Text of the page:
In September of 2017, Hail Varsity explored some of the great what-if moments in Nebraska football history, including a famous head coach leaving for an infamous Big Eight rival. We’re back for more in the October 2022 issue, on its way to newsstands and mailboxes now. To preview the issue, here is this month’s letter from editor Mike Babcock. Make sure you don’t miss an issue by subscribing today.
Appropriately, perhaps, this is the 50th anniversary season of Johnny Rodgers winning the first of Nebraska’s three Heisman Trophies. Rodgers was a wingback, not a running back, like Mike Rozier, who won the second, or a quarterback, like Eric Crouch, who won the third.
A wingback was split out, a receiver who sometimes carried the ball. Plus, Rodgers was an exceptional punt and kickoff returner. All three aspects figured into his winning the Heisman—running away with it, really. He had 301 first-place votes and 1,310 points. The runner-up, Oklahoma running back Greg Pruitt, had 117 first-place votes and 966 points.
Nebraska middle guard Rich Glover was third, with 99 first-place votes and 652 points. Two Huskers in the top three. Glover took some first-place votes that might’ve gone to Rodgers.
“The Jet” was clearly the winner.
In any case, the “appropriate” reference was a result of Husker wide receiver Trey Palmer’s performance against Purdue, about which Brandon Vogel writes in HOT READS. Palmer has drawn attention to receiving in a program best-known for running backs and lines on offense, though lately the focus has been the quarterback and the burden placed on his shoulders.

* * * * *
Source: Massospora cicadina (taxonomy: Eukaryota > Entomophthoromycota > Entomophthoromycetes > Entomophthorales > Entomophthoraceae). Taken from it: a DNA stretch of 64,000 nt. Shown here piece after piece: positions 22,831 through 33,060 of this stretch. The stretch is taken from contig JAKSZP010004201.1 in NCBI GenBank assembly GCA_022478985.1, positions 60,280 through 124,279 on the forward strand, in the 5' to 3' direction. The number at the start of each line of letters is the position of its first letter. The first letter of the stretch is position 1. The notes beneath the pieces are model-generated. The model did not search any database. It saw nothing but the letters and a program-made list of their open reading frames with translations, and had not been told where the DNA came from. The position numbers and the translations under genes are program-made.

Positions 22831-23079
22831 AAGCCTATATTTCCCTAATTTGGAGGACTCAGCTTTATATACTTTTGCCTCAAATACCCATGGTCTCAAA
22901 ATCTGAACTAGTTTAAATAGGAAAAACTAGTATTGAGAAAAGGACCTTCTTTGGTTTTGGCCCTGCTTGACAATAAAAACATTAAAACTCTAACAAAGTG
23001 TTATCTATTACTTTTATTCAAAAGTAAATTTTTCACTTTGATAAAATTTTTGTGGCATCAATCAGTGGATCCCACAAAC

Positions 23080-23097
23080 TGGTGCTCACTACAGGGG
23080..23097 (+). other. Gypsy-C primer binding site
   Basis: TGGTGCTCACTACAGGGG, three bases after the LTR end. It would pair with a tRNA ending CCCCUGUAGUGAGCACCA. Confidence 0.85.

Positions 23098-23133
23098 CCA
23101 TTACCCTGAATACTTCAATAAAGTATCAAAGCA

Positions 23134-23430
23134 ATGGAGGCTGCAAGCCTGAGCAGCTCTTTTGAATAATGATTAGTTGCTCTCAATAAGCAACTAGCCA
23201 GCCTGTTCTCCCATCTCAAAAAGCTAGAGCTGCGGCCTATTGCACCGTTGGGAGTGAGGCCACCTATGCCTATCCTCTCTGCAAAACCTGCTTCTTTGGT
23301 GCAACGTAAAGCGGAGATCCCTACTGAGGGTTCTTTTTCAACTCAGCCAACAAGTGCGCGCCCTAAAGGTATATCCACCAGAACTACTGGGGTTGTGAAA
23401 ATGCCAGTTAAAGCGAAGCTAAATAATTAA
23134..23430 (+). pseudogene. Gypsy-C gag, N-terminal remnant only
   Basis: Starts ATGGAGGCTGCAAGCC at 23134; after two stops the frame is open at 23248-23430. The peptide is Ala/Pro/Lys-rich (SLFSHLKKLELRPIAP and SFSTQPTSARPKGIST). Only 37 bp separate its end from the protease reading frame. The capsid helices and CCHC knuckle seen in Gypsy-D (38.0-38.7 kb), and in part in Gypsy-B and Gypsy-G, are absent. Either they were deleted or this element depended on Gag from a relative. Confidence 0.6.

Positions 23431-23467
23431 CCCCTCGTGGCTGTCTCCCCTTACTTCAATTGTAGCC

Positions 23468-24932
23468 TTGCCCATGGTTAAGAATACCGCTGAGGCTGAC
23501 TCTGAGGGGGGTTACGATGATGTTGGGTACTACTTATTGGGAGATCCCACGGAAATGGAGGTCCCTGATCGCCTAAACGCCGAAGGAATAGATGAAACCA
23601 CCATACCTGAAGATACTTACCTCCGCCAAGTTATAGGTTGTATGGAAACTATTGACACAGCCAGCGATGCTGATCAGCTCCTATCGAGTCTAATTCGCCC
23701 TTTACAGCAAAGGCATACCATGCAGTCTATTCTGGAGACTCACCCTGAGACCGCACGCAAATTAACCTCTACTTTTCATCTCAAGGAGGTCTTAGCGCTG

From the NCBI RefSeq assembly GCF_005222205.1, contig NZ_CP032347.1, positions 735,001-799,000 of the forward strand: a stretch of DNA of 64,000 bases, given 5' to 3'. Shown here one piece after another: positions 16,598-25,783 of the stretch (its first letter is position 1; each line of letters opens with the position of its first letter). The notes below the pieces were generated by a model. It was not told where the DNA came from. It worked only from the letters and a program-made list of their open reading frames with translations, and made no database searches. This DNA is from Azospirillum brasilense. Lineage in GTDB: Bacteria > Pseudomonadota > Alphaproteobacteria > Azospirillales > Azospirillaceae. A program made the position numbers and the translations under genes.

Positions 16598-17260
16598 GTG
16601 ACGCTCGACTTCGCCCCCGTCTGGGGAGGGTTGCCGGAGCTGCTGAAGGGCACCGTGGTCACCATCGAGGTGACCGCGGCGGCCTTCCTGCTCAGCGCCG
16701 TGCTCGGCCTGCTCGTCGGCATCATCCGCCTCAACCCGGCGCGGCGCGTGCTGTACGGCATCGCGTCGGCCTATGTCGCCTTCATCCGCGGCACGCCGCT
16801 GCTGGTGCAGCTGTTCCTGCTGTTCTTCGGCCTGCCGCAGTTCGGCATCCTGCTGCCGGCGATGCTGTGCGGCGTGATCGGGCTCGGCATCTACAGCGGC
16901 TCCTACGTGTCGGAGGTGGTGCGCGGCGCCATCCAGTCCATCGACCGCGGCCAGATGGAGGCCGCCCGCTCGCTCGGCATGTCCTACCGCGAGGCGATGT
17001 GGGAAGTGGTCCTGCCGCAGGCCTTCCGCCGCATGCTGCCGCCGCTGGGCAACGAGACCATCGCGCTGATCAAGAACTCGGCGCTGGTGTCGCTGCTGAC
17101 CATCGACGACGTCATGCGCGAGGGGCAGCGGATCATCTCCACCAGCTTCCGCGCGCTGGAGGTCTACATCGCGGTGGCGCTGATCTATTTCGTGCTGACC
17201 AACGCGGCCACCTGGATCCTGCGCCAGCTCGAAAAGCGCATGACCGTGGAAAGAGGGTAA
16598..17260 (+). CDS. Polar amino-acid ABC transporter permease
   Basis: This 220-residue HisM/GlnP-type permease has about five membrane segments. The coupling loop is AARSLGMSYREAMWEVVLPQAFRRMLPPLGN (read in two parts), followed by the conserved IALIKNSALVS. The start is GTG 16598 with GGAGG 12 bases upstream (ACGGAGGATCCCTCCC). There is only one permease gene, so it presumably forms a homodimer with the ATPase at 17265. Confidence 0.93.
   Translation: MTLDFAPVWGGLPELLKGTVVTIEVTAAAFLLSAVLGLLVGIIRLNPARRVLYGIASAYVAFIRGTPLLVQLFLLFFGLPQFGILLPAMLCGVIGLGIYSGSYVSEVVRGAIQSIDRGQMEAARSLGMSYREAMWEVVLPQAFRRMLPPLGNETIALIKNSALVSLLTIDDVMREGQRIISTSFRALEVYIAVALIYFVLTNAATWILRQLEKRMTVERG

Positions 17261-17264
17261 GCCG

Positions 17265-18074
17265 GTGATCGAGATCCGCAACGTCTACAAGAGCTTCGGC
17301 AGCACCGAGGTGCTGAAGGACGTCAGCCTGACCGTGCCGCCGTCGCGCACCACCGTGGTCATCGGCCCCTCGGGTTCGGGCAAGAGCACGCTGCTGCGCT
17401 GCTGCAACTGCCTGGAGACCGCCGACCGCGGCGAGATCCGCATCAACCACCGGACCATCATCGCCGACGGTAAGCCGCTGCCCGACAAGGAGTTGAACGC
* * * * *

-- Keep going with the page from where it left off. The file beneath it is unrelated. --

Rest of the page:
In addition to the recap of Palmer’s performance, this issue includes photo spreads from the Huskers’ four games since Mickey Joseph became interim head coach following the dismissal of Scott Frost, as well as softball and volleyball—for which Jacob Padilla has a Notebook.
Brady Oltmans has a must-read feature on the Miramontez sisters, Sydney and Sinclaire, and their influence on women’s professional soccer, as well as a Q&A with cross country runner Alea Hardie.
The issue also includes what might be considered Part II of a feature first included in the September 2017 issue, “What If” certain things in Husker football history had turned out differently, such as Bob Devaney accepting a coaching offer from Miami in 1963 or Tom Osborne accepting one from Colorado in 1978, two of the seven theoretical subjects in that Part I.
Design Director Quentin Lueninghoener has again provided unique “What If” magazine covers, and one of the subjects is based on a critical catch Rodgers made in the Game of the Century. Jerry Tagge threw only 12 passes, completing six, including five to Rodgers.
Rodgers caught 57 passes for 956 yards and 11 touchdowns that season (including the Orange Bowl). In 1972, when he won the Heisman, he caught 58 passes for 1,013 yards and nine touchdowns. He was the first Husker with 1,000 receiving yards in a season, but official NCAA statistics didn’t yet include bowl games. So his official total was 942 yards.
Stanley Morgan Jr. is the only 1,000-yard receiver in Nebraska history, with 1,004 yards in 2018. Palmer had 781 yards with five games (if no bowl) remaining.
You can read about him and so much more.